“I don’t want to tie them together,” Amyx said. “I don’t want people to think that whatever the decision is on the street will ultimately change the decision process on the zoning and conservation. Land use needs to be separate.”

The East Ninth Project, which was first developed as an idea in 2012, was kick-started in June 2014 when the Lawrence Arts Center won a $500,000 ArtPlace America grant that will be used to fund the art and artists involved.

The city will provide the rest of the funding — an estimated $3 million.

In other business, commissioners:

• Voted 3-2 to adopt an ordinance finalizing a sales tax break for materials used on the Eldridge Hotel expansion. Commissioners Matthew Herbert, Stuart Boley and Mayor Mike Amyx voted for it, while commissioners Leslie Soden and Lisa Larsen were opposed. The ordinance had to go through two readings to be approved. On the first reading Oct. 13, all commissioners voted the same way they did Tuesday.

• Unanimously approved a preliminary development plan for the construction of apartment buildings on approximately 2.5 acres at 800 Monterey Way, near the Sixth Street intersection. The plan calls for connecting a private street, Morgan Avenue, with Comet Lane.

• Authorized city staff to apply for a LiveWell Community Wellness grant to install bicycle parking racks and corrals downtown, allowing for the addition of 74 bike parking spaces. Commissioners also authorized applying for a LiveWell Community Wellness grant to fund the installation of four bike repair stands across the city. All commissioners voted in favor of allowing the city to move forward, except Boley, who abstained. Boley works for the Douglas County Community Foundation, which gives out the grants.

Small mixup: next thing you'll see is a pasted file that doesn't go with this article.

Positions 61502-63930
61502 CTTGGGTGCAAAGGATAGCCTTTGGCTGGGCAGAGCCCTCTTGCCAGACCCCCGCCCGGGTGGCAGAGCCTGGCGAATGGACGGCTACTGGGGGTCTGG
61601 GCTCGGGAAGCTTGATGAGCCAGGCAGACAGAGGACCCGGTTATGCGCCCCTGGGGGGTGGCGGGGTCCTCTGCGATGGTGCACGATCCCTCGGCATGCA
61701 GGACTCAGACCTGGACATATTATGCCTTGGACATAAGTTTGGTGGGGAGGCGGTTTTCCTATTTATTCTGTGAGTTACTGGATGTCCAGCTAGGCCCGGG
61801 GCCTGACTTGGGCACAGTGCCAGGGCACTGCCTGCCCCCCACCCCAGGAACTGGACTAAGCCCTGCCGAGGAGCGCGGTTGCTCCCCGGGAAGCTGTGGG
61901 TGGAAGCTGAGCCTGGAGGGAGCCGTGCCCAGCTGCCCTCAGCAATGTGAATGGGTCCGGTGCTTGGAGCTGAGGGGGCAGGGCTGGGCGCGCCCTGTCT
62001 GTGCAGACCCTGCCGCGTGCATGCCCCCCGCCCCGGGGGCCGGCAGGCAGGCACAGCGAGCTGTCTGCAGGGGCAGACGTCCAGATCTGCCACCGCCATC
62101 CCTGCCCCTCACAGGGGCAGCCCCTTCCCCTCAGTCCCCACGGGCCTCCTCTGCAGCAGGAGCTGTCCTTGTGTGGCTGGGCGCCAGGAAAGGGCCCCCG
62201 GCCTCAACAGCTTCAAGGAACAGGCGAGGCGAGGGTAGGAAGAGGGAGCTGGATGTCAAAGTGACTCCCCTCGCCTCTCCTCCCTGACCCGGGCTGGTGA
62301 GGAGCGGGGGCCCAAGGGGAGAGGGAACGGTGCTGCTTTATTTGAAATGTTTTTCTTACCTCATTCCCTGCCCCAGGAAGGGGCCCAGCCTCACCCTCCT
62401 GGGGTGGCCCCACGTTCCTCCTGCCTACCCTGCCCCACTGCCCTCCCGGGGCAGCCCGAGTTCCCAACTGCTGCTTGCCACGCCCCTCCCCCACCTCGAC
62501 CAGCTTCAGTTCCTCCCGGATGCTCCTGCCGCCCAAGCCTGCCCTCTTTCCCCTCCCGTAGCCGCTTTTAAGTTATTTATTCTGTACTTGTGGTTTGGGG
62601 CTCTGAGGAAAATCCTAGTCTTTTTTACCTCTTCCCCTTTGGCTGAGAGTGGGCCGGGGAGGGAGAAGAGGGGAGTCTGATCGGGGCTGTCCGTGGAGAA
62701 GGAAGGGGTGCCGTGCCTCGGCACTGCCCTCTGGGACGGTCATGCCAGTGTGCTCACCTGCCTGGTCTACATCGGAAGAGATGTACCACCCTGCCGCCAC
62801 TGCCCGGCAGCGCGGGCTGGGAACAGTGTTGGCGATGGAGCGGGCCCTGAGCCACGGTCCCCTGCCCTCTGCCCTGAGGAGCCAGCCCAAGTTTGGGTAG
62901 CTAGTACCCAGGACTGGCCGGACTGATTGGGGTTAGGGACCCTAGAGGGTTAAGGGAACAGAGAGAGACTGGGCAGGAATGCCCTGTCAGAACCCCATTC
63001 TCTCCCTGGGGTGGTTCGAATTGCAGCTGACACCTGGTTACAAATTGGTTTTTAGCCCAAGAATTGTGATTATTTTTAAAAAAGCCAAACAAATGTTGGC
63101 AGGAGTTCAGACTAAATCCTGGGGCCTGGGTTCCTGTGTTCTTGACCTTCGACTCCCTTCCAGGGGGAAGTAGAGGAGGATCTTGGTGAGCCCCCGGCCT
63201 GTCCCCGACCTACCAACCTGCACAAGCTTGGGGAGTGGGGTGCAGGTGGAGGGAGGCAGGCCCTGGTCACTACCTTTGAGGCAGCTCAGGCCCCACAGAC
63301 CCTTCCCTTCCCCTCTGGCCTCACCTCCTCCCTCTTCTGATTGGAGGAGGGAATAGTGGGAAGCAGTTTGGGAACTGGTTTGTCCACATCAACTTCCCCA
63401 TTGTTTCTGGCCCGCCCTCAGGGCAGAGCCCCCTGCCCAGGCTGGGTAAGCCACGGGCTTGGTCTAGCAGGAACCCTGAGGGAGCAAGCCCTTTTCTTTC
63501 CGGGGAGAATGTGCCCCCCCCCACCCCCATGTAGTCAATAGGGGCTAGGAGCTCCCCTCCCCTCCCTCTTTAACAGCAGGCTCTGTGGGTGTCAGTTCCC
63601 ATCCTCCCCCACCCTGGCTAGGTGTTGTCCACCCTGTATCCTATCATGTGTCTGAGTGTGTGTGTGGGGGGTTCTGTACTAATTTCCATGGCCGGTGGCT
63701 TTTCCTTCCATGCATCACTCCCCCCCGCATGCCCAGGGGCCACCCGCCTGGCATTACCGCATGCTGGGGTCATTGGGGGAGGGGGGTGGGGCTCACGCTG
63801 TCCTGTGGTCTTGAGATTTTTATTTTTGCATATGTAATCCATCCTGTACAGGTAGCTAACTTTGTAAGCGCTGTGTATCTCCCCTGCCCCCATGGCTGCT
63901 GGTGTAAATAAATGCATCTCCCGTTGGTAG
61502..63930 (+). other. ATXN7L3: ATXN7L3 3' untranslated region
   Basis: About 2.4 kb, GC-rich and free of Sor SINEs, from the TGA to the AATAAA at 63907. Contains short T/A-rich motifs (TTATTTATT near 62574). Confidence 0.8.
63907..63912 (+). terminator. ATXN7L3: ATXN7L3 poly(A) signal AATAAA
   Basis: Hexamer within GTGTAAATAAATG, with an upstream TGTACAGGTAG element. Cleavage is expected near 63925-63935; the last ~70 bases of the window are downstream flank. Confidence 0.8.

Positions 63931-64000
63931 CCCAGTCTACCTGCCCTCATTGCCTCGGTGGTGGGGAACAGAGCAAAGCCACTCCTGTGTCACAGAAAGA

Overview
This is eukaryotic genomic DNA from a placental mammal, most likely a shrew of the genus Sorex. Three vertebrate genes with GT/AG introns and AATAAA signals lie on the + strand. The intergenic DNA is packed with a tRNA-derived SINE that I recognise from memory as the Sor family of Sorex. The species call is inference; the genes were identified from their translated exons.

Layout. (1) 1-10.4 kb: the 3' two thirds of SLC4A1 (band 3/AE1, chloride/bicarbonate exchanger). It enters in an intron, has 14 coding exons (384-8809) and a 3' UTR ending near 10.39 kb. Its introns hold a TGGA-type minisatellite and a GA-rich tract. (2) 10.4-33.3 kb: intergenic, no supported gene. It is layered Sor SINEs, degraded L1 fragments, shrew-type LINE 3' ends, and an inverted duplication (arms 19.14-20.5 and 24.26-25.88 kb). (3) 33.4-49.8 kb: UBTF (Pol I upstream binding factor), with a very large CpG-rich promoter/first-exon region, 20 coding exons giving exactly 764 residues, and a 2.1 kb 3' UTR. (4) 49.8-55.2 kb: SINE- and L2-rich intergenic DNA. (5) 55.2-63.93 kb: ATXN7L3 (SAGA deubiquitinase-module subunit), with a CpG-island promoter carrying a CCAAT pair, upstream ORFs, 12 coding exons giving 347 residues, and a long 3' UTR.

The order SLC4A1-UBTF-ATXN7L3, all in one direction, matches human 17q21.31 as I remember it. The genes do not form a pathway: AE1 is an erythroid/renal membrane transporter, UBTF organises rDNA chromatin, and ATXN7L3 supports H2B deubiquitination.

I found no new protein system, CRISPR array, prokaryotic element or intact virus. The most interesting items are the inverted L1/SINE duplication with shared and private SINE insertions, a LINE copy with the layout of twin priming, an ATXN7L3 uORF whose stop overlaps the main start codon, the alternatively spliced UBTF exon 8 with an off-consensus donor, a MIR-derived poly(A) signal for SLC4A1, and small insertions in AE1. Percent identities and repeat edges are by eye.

• Unanimously authorized the city to enter into an agreement allowing the school district to purchase a surveillance camera for the Pinckney Tunnel under Sixth Street. The city will install the camera, and the school district will purchase and maintain it.

• Unanimously approved a special use permit for an indoor and outdoor facility for KU Tennis at Rock Chalk Park. Commissioners asked that 12-inch light hoods — not 10-inch, as proposed for some — be placed on all exterior lighting and that the court lights be shut off by 10:30 p.m. Sunday through Thursday and 11 p.m. Fridays and Saturdays. Property owners to the east of the park cited concerns with glare from the additional lighting.

A previous version of this story misidentified the occupation of Dennis Domer. He is an architectural historian.